Arguably one of the worst films Hitchcock had ever made, “The Skin Game” is an uncharacteristically stagy and verbose work, adapted by Hitchcock and his wife, Alma Reville, from a play by John Galsworthy.
The British countryside turns into a battlefield when Hornblower (Edmund Gwenn in the first of four films he would make for Hitchcock), a nouveau riche and self-man tradesman, stakes his claim to a piece of valuable forest property controlled for centuries by the “landed gentry.”
The local squire (C.V. France) and his wife (Helen Haye) refuse to acknowledge Hornblower's claim, showing contempt for his belief that money is more important than rights of blood.
In Hitchcock’s treatment, their genteel snobbery is as obnoxious as Hornblower's brash effrontery. End result is a morally ambiguous film in which there are no heroes or villains—and no involving scenario.
Neither the treacherous revenge plot nor the silly romance is well integrated into the narrative.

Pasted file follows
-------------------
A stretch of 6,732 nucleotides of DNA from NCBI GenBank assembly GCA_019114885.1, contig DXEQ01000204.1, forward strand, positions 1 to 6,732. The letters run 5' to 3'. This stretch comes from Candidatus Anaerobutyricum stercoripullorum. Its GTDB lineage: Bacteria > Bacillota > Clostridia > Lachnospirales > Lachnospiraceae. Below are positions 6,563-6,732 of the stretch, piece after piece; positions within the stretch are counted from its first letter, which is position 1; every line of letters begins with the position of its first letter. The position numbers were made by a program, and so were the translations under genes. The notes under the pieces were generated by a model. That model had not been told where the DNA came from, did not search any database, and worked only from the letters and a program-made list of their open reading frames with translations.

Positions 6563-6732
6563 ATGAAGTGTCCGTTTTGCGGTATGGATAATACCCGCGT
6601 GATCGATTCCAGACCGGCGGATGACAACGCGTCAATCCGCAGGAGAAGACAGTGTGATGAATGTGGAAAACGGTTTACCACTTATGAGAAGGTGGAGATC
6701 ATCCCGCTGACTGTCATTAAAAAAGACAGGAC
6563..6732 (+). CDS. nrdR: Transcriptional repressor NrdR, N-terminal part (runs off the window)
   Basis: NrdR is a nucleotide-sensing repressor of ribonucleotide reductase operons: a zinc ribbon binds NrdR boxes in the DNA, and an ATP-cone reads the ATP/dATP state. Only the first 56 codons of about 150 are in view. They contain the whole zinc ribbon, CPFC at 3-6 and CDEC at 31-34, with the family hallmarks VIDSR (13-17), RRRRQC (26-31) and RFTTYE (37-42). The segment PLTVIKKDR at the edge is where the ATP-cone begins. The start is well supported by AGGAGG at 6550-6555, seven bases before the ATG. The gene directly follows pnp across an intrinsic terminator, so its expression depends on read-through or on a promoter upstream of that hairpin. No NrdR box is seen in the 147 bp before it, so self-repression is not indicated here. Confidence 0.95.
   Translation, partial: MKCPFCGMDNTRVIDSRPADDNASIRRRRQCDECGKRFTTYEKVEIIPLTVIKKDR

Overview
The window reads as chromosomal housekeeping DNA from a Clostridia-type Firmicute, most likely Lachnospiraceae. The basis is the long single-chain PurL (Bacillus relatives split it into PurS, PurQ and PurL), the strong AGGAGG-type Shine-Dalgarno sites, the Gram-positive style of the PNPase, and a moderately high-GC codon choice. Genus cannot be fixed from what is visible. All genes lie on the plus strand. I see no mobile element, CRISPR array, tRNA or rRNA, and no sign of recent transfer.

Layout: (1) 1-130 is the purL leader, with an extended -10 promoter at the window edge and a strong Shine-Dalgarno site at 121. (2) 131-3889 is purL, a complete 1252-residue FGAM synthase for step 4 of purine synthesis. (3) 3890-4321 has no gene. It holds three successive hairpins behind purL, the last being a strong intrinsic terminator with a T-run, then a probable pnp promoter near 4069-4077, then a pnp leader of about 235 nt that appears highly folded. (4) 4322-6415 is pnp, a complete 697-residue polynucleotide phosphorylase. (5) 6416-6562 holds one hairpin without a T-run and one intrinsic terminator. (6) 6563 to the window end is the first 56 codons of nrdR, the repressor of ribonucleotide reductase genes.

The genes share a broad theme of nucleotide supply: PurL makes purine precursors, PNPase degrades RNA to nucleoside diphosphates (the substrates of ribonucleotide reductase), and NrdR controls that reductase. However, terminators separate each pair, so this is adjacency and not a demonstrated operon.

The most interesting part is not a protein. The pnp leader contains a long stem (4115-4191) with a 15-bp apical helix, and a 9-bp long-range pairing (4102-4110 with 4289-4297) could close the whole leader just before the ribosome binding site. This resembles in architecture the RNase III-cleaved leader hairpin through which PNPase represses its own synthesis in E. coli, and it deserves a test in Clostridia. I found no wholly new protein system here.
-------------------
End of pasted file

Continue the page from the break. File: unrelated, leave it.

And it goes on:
Hitchcock would not launch such a strong attack on the aristocracy in any of his future films.
Hitchcock himself did not like “The Skin Game,” which was a n artistic and commercial flop. He told Truffaut: “I didn’t make it by choice, and there isn’t much to be said about it.”
Running time: 87 Minutes.
Directed by Alfred Hitchcock
Written by Alfred Hitchcock, Alma Reville
Released: June 20, 1931 Wide
DVD: September 5, 2000
Warner Home Video
Edmund Gwenn as Mr. Hornblower
Jill Esmond as Jill Hillcrest
Phyllis Konstam as Chloe Hornblower
John Longden as Charles Hornblower
C.V. France as Mr. Hillcrest
Helen Haye as Mrs. Hillcrest